Controversy Behind Dylan Exhibit Won’t Stop People from A’Coming



Dylan gets controversial with his recent art exhibit, “The Asia Series.” (Courtesy of the Madison Avenue Gagosian)

A newly revealed series of paintings by Bob Dylan have been on display at the Gagosian Gallery on Madison Avenue, exposing New Yorkers to a side of the singer that few have seen or known about before. The exhibit itself displays 18 of Dylan’s paintings based on his travels and experiences through East Asia. However, the exhibit, entitled “The Asia Series,” not only consists of the beautiful paintings of a passionate singer and songwriter. Behind the art is a controversy that questions Dylan’s own artistic intent.

According to the description offered by the Gagosian, Dylan has been making visual art since the 1960s, but his work had not been publicly exhibited until four years ago. The first public exhibit of his visual work was in Germany, followed by another series based on his travels in Brazil, shown in Copenhagen. This is the first exhibit of Dylan’s original work in New York.

However, originality is the subject of the Dylan controversy. Due to the intense investigation by obsessive fans, many people online claim that the paintings were not based on his own experience but rather other photographs, with no credit given to the original photographers. The main source of this theory comes from Okinawa Soba, a Flickr user who uploads pictures from East Asia on his profile, six of which appear to be almost identical to the paintings shown at the Gagosian exhibit. Soba believes that some of the paintings were simply brushed over blow-ups of the original photographs.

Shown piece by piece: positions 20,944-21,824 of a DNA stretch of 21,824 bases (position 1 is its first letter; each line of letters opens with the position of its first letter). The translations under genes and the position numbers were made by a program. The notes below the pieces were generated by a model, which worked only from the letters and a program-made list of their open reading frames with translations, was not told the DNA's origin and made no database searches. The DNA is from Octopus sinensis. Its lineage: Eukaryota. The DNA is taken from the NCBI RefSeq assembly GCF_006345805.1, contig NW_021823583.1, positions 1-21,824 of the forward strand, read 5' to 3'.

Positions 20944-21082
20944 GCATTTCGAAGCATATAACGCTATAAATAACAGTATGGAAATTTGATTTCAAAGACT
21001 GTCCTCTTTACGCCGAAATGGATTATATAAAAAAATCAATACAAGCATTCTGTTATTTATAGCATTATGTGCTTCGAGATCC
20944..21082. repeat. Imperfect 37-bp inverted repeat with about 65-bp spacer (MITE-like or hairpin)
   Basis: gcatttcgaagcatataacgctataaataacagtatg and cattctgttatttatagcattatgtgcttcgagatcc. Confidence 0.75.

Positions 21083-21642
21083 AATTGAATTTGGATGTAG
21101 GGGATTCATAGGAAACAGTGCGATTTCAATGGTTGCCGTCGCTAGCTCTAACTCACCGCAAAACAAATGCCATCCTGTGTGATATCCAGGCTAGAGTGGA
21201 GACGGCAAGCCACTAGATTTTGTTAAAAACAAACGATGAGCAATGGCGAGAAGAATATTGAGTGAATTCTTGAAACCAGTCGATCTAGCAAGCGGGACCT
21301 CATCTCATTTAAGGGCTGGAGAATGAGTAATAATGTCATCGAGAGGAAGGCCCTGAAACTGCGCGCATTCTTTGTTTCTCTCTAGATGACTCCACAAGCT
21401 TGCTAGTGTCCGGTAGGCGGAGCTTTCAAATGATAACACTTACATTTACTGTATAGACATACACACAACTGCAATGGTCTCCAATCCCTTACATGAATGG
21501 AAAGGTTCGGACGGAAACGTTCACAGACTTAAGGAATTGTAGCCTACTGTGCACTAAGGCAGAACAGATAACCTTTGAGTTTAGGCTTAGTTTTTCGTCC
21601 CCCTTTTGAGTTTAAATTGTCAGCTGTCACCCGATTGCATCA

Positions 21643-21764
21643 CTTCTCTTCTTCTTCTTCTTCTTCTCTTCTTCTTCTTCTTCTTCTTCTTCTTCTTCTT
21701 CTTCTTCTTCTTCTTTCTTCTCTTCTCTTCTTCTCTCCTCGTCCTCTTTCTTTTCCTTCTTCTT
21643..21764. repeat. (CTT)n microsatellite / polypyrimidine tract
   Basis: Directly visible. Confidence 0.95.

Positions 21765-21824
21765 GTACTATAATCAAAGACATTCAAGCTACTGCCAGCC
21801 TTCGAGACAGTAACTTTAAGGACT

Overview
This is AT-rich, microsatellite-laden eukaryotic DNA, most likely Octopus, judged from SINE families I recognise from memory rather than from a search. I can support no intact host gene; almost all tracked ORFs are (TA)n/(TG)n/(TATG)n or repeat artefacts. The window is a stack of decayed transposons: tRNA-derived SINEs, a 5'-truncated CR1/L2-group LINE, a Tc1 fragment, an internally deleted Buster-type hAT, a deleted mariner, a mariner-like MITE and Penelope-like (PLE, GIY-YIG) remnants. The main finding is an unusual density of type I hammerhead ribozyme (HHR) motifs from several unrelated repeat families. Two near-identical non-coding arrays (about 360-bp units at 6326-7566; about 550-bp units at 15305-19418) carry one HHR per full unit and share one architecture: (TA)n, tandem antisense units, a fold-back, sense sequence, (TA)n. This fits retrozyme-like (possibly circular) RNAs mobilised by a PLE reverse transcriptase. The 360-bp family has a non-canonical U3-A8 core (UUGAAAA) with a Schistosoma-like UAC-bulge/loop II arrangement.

The Gagosian has released a response to the controversy behind the art, stating, “While the composition of some of Bob Dylan’s paintings is based on a variety of sources, including archival and historic images, the paintings’ vibrancy and freshness come from…the scenes he observed during his travels.” Soba’s photos on his page disagree with this statement, as the photographs appear to be all too similar to the paintings by Dylan.

Dylan is no stranger to controversy. James Fisher, an American Studies professor at Fordham College at Lincoln Center (FCLC), offered his own take on Dylan and his history with controversial themes.

“The key issue with Dylan and his audience is authenticity: ever since the early 60s when he rode waves of ‘folk revival’ here in New York City, the issue was, ‘Does he honor folk music ‘tradition’ or is he a self-styled popular artist who adapts idioms to suit his creative or commercial impulses at [the] moment?’”Fisher said.

“Fans rioted at Newport Folk Festival in 1965 when he came out on stage with an electric guitar: that [was] a big no-no to folkie purists. This has been going on for decades with him. So for example, when Andy Warhol copied photos etc., it was art; with Dylan it always raises the issue [that] he is a mere copycat. Fans are over-invested in his authenticity in my view,” Fisher added.

Some other fans believe that, despite these affirmations made online, Dylan is still offering something unique to those who appreciate art. Troy Krusz, FCLC ’15 and a self-proclaimed “huge fan” of Dylan, explained that despite the controversy, his love of Dylan still remains.

“My visit didn’t change the way I viewed Bob Dylan. Even though he copied those pictures, it’s still his artistic take on them, and I appreciate anything Bob touches pretty much,” Krusz said. “Think about it like a cover song. He didn’t write it but he can put his own twist on it and make it his own anyway.”

See the paintings of the artist for yourself and then look up some of the original photographs online. “The Asia Series” by Bob Dylan is being put on display through Oct. 22 at the Gagosian Gallery, located at 980 Madison Ave.


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